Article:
According to Vic, PanAm countered this tactic by hiring young Cuban boys to baby-sit every steamer trunk on its journey over to Havana and back. Thus, that airline ticket not only provided a seat on one of the early PanAm Clippers, it also bought steamship passage for one steamer trunk and one young Cuban boy … all for 26 dollars.
Pan American World Airways collapsed on December of 1991, and to this day I am saddened whenever I think about it.
Friday, October 15, 2010
The problem is, that screws the people assigned to those seats in the first few rows. By the time they boarded the plane back in LA, all the space in the overhead bins above their seats was taken and they had to find room for their bags in the back of the plane. When we got to Chicago and their turn came to exit the plane, they couldn't get to their bags ... couldn't possibly buck the flow of passengers coming at them up he aisle. They had no choice but to wait until the last people left, then head back to collect their bags. Meantime, the people who had caused all this inconvenience were long gone ... and probably first in line for a taxi to boot!
Has anyone else noticed this? Maybe it isn't a common practice. I certainly hope not. It would be just one more reason, added to the long list, to hate flying.
Wednesday, October 13, 2010
At the moment, I'm en route to a NARP board meeting and yesterday I flew from Maui to Los Angeles and from there on to Chicago, all on American. The 5-hour flight to LA was full, but OK. The nearly four-hour flight to Chicago was awful.
By luck of the draw, I was in a window seat in a row of three seats immediately in front of an exit row. Apparently for that reason, my seat wouldn't recline more than two or three inches. Worse -- much worse -- it's "full upright position" was almost perfectly vertical. Try that sometime. Your back starts aching and you cannot rest any of the weight of your head on the seat back. After just a half hour or so, it starts getting uncomfortable; after a couple of hours, it's torture.
Worse, when the guy in the seat in front of me reclined his seat, my "space" was further reduced to the point that my tray table -- remember, it's attached to the back of his seat -- was literally pressing against my chest. The conditions in our row were so cramped, I had to ask my two seat mates to get up and slide out into the aisle, so I could also struggle out into the aisle just to remove my sport coat.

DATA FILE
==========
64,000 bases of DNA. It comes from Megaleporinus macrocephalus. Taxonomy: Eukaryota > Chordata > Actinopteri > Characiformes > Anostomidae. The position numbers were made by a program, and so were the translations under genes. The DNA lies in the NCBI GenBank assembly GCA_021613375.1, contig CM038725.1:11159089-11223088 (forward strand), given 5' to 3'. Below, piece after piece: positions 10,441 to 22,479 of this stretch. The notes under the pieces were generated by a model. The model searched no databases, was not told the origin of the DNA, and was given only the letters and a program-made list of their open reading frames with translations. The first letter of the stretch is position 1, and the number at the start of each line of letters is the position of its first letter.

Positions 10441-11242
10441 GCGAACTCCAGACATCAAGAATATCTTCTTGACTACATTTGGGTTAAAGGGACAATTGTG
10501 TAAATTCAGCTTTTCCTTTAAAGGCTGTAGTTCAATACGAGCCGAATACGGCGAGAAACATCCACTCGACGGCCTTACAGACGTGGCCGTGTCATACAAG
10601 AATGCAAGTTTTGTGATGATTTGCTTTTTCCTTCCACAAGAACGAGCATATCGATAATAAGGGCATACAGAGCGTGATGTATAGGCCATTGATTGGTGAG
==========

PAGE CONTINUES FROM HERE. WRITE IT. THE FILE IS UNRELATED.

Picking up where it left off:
No one should be forced to spend four hours under those conditions ... let alone pay for the "privilege". One more among many reasons to opt for the train if you have the time.
Sunday, October 10, 2010
One of the things about train travel I always anticupate with pleasure is the dining car experience … in particular, never knowing who your tablemates will turn out to be. I've had some wonderful meals while meeting and getting to know people from all over the country and from many other parts of the world.
More than anything else, this is probably what makes train travel special. You almost never spend any time chatting with fellow passengers on a long plane ride. It’s a five-hour flight from here in Hawaii to the U.S. mainland and most of the time, if you say anything at all to the person next to you, it’s “Excuse me” when you have to step over them when making a trip to the lavatory.
Not so on the train. I can’t begin to recall all the interesting and unusual people I’ve met during a meal in an Amtrak dining car over the years. There was, for instance, the Japanese doctor who had been studying organ transplants in Boston for two years. He had become an ardent Red Sox fan and the two of us gleefully exchanged high-fives across the table when we realized our common bond.
On another occasion, I was ushered to a seat across from a 300-pound gent wearing a tank top, presumably to better display a chest and arms covered with tattoos. I can’t remember how it came up, but it developed that he and I both shared a great admiration for the American humorist, James Thurber.
A number of years back, I was having lunch in the Empire Builder’s dining car with an English gentleman who was touring the U.S. by train. At the time, we were heading west somewhere in Montana when the conductor stopped by our table to inform us that because of work being done on the tracks and an unusual amount of freight traffic, we would probably be three to four hours late arriving in Seattle the next day.
“Jolly good!” exclaimed the Brit. “Then we really are getting our money’s worth, aren’t we!”
I've never forgotten that, because it's exactly the right way to approach any long-distance train journey: the more the better.
Sunday, October 3, 2010
The Giants have thousands of fans in Hawaii who were passionately interested in watching this winner-take-all game on television.
However, when they turned on their TV sets, this is what they saw:
Due to MLB Blackout Rules, tonight's game (Giants-Padres) is unavailable. Programming will resume at the end of the game.
The reason why this critical game was blacked out in Hawaii are many and complex, but can all be summed up thusly: A two-year-old argument over money between Comcast in the Bay Area and our local cable company.
For weeks now, our hope was that Major League Baseball would step in and demand resolution of the issue with the interests of the fans in mind.
That, of course, was assuming that Major Leage Baseball actually cares about the fans.